She nodded and pulled out a knife. “Yes, sir.” She knelt down, paused for a moment, and then seemed to blur as she activated her power. At that speed, the little knife might as well have been a chainsaw.

The kensei I had sent away earlier returned. “Eccretia said she checked with her men. She confirmed that this wasn’t a changeling operation. From what her hackers could determine, this apartment was never actually paid for. Someone hacked the accounts to make it look like it was occupied, then just started squatting.”

I frowned. That made things a little more difficult. “Fine.” I waved my hand at the room. “Sniff. You have the best nose.” I stepped aside to let her in, then walked out into the hallway myself. I needed a moment to think.

Work backward. Assuming that the residents were American spies, or leftovers from the war or whatever, would all this make sense? The Gravers would have motive to attack them, but the Gravers attacked pretty much everyone except for Necessarius. That wasn’t proof of anything.

This would be so much easier if the Gravers would just talk to anyone. But they refused to let any of us get within a hundred yards of the Grave. MC said they didn’t even bring their phones in.

The internet, though, that was something. Everyone in Domina used Fundie. Absolutely everyone. Even hardened criminals on the run from Necessarius used it. Butler was emphatically not allowed to use it to track people down. But on the other hand, criminals might be paranoid enough to avoid it anyway. And they’d probably be right to. So again, that didn’t prove anything. Weak evidence.

The computers were odd. If they had only been here since Christmas, how had they managed to assemble a rig that fast? It was doubtful that they had brought it with them. The Americans had invaded, they hadn’t brought hackers and data miners. Besides, what would they even do with an overpowered rig if they weren’t connected to the internet? It would have made so much more sense if it was just a weird changeling.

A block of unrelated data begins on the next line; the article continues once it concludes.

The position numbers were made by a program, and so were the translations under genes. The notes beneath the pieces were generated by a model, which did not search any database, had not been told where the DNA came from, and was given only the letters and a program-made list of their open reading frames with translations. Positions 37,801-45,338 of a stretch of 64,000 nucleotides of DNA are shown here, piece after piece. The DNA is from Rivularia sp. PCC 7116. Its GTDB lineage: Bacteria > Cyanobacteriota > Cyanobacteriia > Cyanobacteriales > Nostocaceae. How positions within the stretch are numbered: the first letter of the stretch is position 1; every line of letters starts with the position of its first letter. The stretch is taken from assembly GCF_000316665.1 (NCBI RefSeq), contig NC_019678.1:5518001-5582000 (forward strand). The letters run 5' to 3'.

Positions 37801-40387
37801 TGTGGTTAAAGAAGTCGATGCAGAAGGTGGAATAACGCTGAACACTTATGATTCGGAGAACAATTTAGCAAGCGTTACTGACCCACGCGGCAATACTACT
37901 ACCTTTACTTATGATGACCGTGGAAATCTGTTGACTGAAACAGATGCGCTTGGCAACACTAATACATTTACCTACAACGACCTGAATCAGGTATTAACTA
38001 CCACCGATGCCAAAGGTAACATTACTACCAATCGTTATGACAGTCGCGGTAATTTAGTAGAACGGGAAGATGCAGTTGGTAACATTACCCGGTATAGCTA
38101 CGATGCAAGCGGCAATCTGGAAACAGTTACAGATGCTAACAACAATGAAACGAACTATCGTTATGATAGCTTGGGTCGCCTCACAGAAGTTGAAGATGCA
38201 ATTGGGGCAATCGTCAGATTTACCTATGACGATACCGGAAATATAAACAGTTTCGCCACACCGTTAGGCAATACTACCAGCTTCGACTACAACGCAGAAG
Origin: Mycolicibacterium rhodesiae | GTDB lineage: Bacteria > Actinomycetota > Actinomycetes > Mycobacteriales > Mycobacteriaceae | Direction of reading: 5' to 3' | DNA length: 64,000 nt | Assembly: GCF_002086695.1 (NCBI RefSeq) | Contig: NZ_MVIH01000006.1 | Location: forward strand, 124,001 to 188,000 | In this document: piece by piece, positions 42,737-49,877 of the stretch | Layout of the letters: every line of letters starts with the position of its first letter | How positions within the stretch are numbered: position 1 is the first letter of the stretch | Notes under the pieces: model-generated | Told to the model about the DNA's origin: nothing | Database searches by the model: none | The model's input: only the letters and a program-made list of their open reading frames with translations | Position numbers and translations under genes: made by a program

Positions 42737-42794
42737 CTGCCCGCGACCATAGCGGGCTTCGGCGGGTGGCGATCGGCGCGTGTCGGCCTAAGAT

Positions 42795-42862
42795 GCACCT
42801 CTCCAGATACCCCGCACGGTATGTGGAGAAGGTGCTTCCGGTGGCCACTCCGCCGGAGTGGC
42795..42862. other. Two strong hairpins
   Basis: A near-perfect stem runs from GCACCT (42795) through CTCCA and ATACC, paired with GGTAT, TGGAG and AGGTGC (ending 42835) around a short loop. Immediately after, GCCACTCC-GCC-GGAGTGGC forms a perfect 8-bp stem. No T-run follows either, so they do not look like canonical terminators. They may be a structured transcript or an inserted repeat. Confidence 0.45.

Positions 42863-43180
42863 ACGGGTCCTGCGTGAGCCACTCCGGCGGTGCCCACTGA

But maybe…

I flipped out my phone and dialed MC.

“Yes, Akane?” her fake voice said cheerily.

“Were any computer stores robbed in the past week?” I asked. “In a ten-block radius.”

“There were eighteen robberies in the specified time and location range.”

Of course. There was Domina City for you. “What about big robberies? A thousand dollars minimum.”

“There were twelve robberies in the specified time, location, and price range.”

I sighed. “Ten thousand, then.”

“There were two robberies in the specified time, location, and price range.”

“Send me both locations.” I hung up. “Yuuki!”

He jumped up from the corpse and saluted so fast I heard the air crack. “Haven’t found anything yet!”

“We need to check out some robberies,” I said. My phone buzzed in my hand, but I didn’t even bother looking at it yet. “Might be related. Maybe we can get some security footage on the robbers. Could be the ones who were squatting here.”

Yuuki relaxed visibly. “Okay, sure. Sounds good.”

I nodded. “Sam!”

He stood up. He had been observing something on the ground, in the corner. “Sir?”

“You’re boss.”

He beamed, and saluted. “Yes, kenkami!”

Yuuki and I headed down the hallway. He was quiet as we reached the elevators.

“Something wrong?” I asked once we were inside. “Worried about your brother?”

He shook his head. “He’s in good hands. And it’s not anything dangerous, anyway.”

True enough. “What, then?”

He sighed. “It’s about Saki.”

Saki Akiyama. Murasaki Akiyama’s daughter, Yuuki’s cousin, and my niece. She had been one of the first people tossed into the CS cells. She had a dangerous power. She could make anyone treat her as the most important thing in their life. They became willing to kill anyone—including themselves—if it kept her safe.